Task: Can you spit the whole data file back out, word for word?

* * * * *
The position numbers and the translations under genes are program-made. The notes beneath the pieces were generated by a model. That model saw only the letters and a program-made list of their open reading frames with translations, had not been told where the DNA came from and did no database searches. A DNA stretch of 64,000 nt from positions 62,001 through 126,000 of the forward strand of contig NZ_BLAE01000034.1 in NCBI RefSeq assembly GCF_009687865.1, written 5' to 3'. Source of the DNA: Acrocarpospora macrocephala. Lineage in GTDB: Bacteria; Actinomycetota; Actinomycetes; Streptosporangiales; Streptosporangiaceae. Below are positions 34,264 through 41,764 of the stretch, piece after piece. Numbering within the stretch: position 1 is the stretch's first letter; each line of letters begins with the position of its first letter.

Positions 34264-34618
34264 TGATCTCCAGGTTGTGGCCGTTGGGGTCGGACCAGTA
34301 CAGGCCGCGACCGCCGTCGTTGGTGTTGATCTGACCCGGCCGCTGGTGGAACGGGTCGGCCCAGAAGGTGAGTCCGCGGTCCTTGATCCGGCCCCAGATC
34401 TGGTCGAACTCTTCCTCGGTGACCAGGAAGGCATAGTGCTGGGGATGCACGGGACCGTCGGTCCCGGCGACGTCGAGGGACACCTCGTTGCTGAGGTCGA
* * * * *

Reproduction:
The position numbers and the translations under genes are program-made. The notes beneath the pieces were generated by a model. That model saw only the letters and a program-made list of their open reading frames with translations, had not been told where the DNA came from and did no database searches. A DNA stretch of 64,000 nt from positions 62,001 through 126,000 of the forward strand of contig NZ_BLAE01000034.1 in NCBI RefSeq assembly GCF_009687865.1, written 5' to 3'. Source of the DNA: Acrocarpospora macrocephala. Lineage in GTDB: Bacteria; Actinomycetota; Actinomycetes; Streptosporangiales; Streptosporangiaceae. Below are positions 34,264 through 41,764 of the stretch, piece after piece. Numbering within the stretch: position 1 is the stretch's first letter; each line of letters begins with the position of its first letter.

Positions 34264-34618
34264 TGATCTCCAGGTTGTGGCCGTTGGGGTCGGACCAGTA
34301 CAGGCCGCGACCGCCGTCGTTGGTGTTGATCTGACCCGGCCGCTGGTGGAACGGGTCGGCCCAGAAGGTGAGTCCGCGGTCCTTGATCCGGCCCCAGATC
34401 TGGTCGAACTCTTCCTCGGTGACCAGGAAGGCATAGTGCTGGGGATGCACGGGACCGTCGGTCCCGGCGACGTCGAGGGACACCTCGTTGCTGAGGTCGA